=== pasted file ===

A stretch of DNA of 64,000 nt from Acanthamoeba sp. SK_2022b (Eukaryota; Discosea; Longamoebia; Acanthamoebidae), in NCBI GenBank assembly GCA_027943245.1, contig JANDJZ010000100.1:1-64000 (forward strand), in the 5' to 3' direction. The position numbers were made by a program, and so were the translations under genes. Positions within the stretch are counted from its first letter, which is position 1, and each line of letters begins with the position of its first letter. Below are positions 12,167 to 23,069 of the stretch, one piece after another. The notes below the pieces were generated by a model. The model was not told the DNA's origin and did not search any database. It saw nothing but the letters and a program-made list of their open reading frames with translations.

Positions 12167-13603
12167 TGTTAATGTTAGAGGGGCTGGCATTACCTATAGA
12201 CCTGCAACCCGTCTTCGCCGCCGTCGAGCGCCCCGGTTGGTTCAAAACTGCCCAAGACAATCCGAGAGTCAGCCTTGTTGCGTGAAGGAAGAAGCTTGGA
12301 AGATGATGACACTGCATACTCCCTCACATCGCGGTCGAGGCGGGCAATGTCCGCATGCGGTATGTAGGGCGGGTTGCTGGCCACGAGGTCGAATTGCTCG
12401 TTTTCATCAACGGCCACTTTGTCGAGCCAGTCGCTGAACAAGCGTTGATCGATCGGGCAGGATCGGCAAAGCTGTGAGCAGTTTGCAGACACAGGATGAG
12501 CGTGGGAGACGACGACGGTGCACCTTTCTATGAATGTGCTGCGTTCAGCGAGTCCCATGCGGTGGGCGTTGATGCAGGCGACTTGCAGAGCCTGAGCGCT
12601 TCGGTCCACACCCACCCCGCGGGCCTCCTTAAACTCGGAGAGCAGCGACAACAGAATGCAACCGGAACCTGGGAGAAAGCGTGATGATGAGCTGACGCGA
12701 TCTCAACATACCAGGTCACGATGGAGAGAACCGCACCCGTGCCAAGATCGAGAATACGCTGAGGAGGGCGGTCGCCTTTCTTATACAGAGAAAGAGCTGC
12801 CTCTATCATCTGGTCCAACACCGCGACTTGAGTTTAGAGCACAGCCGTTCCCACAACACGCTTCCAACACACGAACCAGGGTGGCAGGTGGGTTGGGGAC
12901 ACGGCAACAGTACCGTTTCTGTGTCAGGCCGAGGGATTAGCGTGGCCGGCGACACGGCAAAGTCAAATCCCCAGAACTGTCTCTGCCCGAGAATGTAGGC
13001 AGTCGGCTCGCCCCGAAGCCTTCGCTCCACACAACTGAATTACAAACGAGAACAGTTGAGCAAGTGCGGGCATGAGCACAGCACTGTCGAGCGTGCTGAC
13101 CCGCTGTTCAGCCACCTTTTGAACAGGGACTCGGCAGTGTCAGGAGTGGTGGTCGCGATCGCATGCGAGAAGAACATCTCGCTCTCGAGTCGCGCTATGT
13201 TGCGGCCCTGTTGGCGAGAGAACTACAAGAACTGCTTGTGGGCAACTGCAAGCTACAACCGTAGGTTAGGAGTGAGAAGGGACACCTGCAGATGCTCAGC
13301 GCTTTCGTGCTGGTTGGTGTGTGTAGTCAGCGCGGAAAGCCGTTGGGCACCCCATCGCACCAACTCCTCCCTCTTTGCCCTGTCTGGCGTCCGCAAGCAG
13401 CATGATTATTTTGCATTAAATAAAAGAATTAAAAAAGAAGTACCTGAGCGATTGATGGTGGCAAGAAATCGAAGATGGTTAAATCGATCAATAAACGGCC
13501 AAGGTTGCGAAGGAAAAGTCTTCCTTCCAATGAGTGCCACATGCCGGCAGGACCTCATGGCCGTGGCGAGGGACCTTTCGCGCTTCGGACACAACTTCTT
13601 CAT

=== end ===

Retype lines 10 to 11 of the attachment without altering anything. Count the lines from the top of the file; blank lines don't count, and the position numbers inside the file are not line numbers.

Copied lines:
12801 CTCTATCATCTGGTCCAACACCGCGACTTGAGTTTAGAGCACAGCCGTTCCCACAACACGCTTCCAACACACGAACCAGGGTGGCAGGTGGGTTGGGGAC
12901 ACGGCAACAGTACCGTTTCTGTGTCAGGCCGAGGGATTAGCGTGGCCGGCGACACGGCAAAGTCAAATCCCCAGAACTGTCTCTGCCCGAGAATGTAGGC